In the 1950’s, researcher Ancel Keys noted that the inhabitants of the island of Crete in the Mediterranean Sea, were experiencing remarkably fewer heart attacks than his own countrymen in the United States. He applied for funding to begin a study that rocked the scientific world and eventually affected us all.
What Keys and his team discovered was that the Mediterranean diet of post-war Crete correlated highly with a low incidence of cardiovascular disease – up to 70% less cardiovascular disease, the type that results in heart attacks and strokes.
The diet of post-war Mediterranean countries as they struggled back from the poverty caused by the war, was high in vegetables, legumes, nuts and seeds, fruit and olive oil, moderate in fish, wine and cereal grains including bread and pasta, and limited in red meat and dairy foods.
The mistake most foodies make with the Mediterranean diet
This is where many people make a mistake today: we tend to think the Mediterranean diet of today, characterised by olive oil, white pasta and red wine, is a healthy diet.
No research has ever showed that.
It is the Mediterranean diet of the 1950s that is quite a healthy diet, and that is very different from what most people call the Mediterranean diet today. The legumes, fruit and vegetables of the 1950’s are not the main players on the plates of most people today attempting to regain heart health using the Mediterranean diet – but olive oil, wine and white flour are.
More research needed
Since the 1950’s there have been thousands of research studies done on different aspects of the Mediterranean diet. Two are of particular interest.
- In 2013 a team put 7449 Spaniards with no diagnosed heart disease on 3 different diets: 1/3 went on a typical Western low fat diet; 1/3 ate a Mediterranean diet containing 1L olive oil a day; 1/3 ate a Mediterranean diet with no olive oil but instead, 30g raw nuts a day. Who ended up with less heart disease? The nut group won – with 83 heart events compared with 96 heart events in the olive oil group (and a to more in the low fat group). This shows that tweaking the Mediterranean diet and bringing it in line with the latest knowledge of nutritional health – makes it even better for heart health.
- In 2012 a ten-year study (the ATTICA study) was completed on the Mediterranean diet. In this study, 2500 Greek adults were studied as to many details of lifestyle and diet. The researchers wanted to learn how the deteriorating heart health of the Mediterranean region was being affected by dietary change away from the traditional Mediterranean diet. What they found was that for every one point increase in the dietary score of the participants of the study (meaning their diet was closer to the traditional local diet), there was a 3% drop in heart disease risk, measured by brachial artery endothelial function, C-reactive protein and more measurements. The top third of adherents to the traditional Mediterranean diet were at 47% lower risk of heart events.
Is 70% lower risk as low as we can get it?
Since the 1950s, many more researchers have worked tirelessly, both in the lab and with human patients, to see if we can get the heart disease rate lower by using parts of the Mediterranean diet and substituting other foods for those foods we now know to be not a nutritious and beneficial for the heart. A 70% reduction in cardiovascular disease is well and good for those who stick strictly to the traditional diet of the region – but what if you or your loved relative is one of the 30% who were not helped by that diet?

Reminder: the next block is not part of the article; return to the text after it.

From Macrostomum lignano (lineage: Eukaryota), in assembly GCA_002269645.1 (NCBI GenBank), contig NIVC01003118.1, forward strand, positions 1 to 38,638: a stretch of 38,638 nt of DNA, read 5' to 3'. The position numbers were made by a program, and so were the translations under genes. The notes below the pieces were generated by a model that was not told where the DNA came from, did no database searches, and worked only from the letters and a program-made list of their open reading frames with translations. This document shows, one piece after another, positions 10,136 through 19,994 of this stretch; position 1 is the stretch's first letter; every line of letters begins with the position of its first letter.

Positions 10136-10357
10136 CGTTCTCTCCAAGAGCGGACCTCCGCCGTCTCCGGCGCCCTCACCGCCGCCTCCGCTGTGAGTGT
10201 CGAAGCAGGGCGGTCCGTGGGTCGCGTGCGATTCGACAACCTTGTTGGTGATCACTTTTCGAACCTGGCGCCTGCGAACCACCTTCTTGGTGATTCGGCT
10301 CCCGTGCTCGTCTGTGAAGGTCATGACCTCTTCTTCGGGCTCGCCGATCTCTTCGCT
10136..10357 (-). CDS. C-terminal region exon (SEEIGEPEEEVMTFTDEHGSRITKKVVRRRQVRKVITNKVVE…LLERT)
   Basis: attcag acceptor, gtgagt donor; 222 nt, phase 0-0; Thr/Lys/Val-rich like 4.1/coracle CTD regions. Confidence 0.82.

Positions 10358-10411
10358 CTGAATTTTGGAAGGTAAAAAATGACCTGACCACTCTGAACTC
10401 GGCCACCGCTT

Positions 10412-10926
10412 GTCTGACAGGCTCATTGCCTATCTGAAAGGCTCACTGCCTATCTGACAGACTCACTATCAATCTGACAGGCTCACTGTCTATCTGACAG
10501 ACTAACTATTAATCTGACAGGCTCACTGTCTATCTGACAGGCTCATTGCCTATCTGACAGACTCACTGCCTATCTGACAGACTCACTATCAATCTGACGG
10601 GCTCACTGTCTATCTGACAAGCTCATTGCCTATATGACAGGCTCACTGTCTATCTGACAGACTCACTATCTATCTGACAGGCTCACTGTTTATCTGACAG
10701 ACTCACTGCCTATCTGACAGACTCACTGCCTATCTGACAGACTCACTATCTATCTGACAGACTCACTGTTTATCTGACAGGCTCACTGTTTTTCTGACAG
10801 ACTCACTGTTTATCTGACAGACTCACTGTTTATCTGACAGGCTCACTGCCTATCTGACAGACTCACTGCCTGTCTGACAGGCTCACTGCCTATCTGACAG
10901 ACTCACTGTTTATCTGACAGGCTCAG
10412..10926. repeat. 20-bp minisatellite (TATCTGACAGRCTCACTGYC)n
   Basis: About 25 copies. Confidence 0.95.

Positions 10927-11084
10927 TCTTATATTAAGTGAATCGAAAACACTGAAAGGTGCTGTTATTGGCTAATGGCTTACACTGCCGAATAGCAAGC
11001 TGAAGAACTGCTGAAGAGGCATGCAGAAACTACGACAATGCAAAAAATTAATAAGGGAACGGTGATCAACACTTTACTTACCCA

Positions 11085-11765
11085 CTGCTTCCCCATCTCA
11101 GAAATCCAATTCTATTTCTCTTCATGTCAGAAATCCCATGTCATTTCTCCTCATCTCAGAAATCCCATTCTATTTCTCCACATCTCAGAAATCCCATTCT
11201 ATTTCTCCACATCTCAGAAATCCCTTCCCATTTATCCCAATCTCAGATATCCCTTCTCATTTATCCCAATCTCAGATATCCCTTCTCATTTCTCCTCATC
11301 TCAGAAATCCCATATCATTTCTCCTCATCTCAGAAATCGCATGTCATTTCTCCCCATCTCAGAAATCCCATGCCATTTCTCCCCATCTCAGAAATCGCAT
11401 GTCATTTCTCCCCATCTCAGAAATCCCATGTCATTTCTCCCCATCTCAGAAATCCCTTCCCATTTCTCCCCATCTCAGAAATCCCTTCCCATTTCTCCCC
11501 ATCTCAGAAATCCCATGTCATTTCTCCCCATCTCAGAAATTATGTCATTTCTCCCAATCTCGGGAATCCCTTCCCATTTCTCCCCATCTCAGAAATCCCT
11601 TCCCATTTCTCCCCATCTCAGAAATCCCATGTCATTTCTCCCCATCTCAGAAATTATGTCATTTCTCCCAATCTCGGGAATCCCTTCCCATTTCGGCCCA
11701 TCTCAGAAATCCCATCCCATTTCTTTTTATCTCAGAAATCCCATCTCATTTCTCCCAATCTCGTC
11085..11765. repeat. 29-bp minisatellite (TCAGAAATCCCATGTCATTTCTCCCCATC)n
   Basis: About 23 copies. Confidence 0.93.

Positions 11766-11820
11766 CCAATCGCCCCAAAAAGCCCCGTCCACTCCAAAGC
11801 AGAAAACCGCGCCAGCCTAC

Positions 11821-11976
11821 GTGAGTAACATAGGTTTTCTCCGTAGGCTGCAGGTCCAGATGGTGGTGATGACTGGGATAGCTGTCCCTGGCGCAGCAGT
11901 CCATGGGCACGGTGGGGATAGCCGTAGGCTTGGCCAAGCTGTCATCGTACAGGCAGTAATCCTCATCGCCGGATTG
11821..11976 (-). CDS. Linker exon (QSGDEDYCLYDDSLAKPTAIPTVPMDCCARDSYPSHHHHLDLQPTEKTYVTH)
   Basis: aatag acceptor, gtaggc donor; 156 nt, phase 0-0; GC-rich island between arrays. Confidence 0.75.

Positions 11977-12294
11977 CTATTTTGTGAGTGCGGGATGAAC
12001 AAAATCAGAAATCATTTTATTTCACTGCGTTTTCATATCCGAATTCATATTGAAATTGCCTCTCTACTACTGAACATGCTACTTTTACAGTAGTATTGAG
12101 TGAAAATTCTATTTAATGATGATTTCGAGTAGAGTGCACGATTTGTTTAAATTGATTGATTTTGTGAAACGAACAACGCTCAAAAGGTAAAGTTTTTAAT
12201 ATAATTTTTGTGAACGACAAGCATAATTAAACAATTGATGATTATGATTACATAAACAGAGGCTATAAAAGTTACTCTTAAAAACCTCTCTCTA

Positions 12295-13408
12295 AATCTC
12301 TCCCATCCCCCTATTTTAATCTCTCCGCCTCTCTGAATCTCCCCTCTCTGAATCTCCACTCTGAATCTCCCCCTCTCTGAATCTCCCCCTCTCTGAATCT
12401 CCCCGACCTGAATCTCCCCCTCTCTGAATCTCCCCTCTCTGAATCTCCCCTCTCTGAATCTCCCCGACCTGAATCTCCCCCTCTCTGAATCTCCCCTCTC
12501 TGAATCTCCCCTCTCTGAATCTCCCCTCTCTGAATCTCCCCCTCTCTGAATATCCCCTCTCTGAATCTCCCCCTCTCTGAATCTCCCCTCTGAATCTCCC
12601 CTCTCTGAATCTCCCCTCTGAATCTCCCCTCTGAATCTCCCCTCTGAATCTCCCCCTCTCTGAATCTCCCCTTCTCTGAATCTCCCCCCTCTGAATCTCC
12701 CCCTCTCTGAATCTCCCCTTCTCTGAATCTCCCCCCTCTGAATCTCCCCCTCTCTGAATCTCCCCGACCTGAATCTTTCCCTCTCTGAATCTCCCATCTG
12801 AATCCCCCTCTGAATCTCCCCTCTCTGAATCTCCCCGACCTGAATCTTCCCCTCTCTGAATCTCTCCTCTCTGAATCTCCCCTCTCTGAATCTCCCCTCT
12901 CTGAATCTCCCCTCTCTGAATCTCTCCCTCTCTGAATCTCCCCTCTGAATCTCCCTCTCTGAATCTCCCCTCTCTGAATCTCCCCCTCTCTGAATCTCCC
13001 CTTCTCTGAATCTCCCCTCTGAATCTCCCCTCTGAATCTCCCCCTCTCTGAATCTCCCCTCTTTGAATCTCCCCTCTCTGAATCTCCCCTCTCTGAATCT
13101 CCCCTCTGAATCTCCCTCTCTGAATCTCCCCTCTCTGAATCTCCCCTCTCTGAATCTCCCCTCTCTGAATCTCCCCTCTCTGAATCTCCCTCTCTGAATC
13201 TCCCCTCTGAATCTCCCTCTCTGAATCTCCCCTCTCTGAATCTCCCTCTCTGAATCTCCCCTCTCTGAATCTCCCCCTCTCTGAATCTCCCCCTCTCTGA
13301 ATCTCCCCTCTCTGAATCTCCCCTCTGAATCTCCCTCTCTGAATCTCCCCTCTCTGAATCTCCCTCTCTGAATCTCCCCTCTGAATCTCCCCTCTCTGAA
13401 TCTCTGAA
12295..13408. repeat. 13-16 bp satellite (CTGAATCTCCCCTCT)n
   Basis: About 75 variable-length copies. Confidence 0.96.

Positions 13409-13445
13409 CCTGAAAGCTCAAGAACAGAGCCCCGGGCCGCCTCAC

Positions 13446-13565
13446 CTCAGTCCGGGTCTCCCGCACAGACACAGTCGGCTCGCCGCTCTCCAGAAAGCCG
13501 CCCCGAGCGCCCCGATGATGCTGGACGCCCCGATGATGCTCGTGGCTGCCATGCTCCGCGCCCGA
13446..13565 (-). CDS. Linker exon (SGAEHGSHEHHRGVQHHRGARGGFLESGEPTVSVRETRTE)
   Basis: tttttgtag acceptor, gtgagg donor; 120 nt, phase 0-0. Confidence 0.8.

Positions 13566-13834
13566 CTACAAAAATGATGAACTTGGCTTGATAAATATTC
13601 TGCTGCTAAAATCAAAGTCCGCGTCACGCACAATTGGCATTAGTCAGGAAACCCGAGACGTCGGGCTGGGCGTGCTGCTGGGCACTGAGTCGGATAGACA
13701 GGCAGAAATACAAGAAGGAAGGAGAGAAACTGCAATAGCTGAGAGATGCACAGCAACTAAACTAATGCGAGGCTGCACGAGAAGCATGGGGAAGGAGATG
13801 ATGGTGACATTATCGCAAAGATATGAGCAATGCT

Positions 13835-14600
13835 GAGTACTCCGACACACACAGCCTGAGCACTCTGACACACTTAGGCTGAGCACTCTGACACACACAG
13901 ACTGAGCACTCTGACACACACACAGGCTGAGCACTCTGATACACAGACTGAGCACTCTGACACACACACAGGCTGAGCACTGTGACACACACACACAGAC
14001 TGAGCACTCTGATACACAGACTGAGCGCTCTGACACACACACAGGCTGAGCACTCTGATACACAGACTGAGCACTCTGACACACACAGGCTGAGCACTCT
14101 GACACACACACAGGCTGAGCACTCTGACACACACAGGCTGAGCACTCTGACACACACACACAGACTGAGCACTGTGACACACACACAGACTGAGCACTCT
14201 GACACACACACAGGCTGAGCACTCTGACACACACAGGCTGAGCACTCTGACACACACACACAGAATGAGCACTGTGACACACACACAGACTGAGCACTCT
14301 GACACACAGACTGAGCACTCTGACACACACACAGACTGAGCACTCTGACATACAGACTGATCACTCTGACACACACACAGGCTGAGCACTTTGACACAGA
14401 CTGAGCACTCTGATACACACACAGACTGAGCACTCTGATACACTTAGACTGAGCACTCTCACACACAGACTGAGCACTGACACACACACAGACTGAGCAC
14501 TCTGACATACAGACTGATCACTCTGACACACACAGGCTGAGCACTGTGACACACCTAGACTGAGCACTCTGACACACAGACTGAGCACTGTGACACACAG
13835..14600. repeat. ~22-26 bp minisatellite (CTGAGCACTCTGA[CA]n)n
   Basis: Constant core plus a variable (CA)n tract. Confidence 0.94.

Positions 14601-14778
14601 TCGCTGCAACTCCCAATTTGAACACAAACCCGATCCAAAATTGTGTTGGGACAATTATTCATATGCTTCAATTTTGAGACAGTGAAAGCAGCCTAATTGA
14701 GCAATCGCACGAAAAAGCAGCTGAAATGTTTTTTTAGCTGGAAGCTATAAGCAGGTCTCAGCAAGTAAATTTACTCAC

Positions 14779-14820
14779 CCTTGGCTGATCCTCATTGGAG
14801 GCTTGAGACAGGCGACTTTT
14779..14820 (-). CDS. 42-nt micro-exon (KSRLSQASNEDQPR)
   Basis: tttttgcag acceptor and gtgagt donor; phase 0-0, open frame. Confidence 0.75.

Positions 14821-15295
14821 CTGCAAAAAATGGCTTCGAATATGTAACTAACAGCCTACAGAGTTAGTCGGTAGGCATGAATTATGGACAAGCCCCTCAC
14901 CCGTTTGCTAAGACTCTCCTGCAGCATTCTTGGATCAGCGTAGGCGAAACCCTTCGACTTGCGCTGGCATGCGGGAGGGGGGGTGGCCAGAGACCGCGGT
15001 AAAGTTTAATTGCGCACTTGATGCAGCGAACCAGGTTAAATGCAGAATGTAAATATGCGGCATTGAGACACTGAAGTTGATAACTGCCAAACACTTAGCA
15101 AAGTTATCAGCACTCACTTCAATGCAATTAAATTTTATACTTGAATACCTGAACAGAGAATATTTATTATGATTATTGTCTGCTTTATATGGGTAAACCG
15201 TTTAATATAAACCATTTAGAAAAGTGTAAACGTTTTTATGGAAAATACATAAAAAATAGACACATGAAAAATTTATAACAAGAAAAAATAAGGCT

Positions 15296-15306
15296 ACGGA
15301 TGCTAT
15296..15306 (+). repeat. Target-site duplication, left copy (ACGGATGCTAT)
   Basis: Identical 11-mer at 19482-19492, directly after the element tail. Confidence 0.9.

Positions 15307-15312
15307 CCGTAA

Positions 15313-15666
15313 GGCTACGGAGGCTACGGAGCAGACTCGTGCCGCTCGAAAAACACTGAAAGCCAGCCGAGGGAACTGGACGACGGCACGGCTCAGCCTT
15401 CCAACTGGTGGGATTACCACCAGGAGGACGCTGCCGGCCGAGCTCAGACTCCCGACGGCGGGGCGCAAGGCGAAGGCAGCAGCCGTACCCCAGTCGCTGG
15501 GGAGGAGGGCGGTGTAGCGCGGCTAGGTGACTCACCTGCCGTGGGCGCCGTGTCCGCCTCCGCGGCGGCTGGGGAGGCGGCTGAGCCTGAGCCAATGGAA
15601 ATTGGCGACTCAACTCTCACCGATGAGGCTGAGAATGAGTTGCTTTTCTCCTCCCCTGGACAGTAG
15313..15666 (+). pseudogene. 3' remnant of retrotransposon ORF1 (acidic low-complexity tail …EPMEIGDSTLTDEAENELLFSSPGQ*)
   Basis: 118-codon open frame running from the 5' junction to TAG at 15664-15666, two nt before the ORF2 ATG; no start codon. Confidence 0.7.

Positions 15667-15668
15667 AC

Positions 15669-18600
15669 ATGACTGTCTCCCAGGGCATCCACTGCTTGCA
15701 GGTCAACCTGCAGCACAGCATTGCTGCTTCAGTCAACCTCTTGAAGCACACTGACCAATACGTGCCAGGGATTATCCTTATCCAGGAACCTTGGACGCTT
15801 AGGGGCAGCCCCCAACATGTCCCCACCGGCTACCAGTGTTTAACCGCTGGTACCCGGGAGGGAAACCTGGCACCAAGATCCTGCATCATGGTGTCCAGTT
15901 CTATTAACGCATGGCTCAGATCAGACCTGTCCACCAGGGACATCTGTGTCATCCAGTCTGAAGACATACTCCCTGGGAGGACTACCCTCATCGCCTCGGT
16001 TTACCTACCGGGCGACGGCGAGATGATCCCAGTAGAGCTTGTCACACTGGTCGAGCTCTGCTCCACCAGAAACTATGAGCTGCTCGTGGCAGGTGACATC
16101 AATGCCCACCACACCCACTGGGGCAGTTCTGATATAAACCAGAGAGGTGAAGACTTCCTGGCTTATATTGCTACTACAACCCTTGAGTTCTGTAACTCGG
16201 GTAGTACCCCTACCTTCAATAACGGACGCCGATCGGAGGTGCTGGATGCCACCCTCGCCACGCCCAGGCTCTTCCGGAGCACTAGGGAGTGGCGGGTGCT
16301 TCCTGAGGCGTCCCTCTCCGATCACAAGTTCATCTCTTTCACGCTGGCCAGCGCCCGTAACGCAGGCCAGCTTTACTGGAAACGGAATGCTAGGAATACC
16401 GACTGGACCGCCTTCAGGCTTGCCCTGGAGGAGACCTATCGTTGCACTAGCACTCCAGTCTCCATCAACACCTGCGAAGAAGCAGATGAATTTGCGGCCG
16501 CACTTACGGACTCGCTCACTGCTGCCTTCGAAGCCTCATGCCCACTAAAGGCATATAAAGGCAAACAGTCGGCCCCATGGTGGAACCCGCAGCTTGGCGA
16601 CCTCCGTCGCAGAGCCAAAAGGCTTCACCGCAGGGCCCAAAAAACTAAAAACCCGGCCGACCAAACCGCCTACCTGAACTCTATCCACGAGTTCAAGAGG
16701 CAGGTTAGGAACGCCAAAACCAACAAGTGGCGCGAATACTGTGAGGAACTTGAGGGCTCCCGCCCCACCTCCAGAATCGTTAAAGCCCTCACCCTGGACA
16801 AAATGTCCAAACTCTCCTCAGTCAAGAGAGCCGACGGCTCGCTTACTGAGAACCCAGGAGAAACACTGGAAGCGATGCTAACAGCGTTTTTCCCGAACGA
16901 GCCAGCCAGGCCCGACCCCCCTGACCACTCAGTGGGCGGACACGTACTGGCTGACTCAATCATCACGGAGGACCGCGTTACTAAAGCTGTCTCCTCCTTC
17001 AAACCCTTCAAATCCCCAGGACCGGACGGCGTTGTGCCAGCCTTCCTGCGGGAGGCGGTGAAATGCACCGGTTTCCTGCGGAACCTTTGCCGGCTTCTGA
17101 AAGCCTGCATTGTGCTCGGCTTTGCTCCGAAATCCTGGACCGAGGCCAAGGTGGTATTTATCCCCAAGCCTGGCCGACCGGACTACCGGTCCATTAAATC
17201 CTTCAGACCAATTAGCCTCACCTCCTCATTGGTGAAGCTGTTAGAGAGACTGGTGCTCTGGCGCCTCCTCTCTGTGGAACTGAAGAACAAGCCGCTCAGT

“Heart disease is a toothless paper tiger that need never exist. And if it does exist it need never progress. It is a food-borne illness.” – Dr Caldwell Esselstyn
Dr. Dean Ornish, M.D., believed we could get the heart disease rate even lower. Taking the ten main factors that we know put a person at risk of cardiovascular disease, he advised clients regarding their lifestyles on each one. He questioned every aspect of the Mediterranean diet. For instance – red wine. He found that the heart healthy benefits of drinking red wine were just as good if you drank it unfermented – as purple grape juice – and in fact, the grape juice antioxidants remained in the blood stream longer, helping dilate arteries and keep them flexible and reducing the likelihood of clots, than did the antioxidants in red wine. Further, drinking grape juice instead of red wine caused a lot less liver strain, beneficial for other conditions. Ornish had success in bringing heart disease risk even lower than the traditional Mediterranean diet had.
Surgeon, Caldwell Esselstyn, adjusted the Mediterranean diet even further. He went so far as to remove even the olive oil. He found by much experimentation that, for a person with advanced heart disease, olive oil was enough to damage the inner lining cells of the arteries enough to cause a heart event. Olive oil is 14 – 17% saturated fat, which we know damages arterial cells. He removed that and all dairy products from the diets of patients who had already had several heart bypass operations and had been sent home to prepare for death. All who stayed on his diet (and that was most of them) survived and thrived, many of them reversing their heart disease, as shown by angiograms in 1 and 2 year follow ups. This improvement remained for 20 years and still counting.
In the (paraphrased) words of Shakespeare,
“The fault is not in our genes, but in ourselves and the way we eat.”
If you would like help putting together a diet that has been proven for decades to absolutely remove the risk of heart disease and in many cases, reverse it, don’t leave it too late. In the Western world, everyone eating a standard Western diet, has the beginnings of arterial plaque from age 10. We are all ticking time bombs, unless we make meaningful lifestyle and dietary change.
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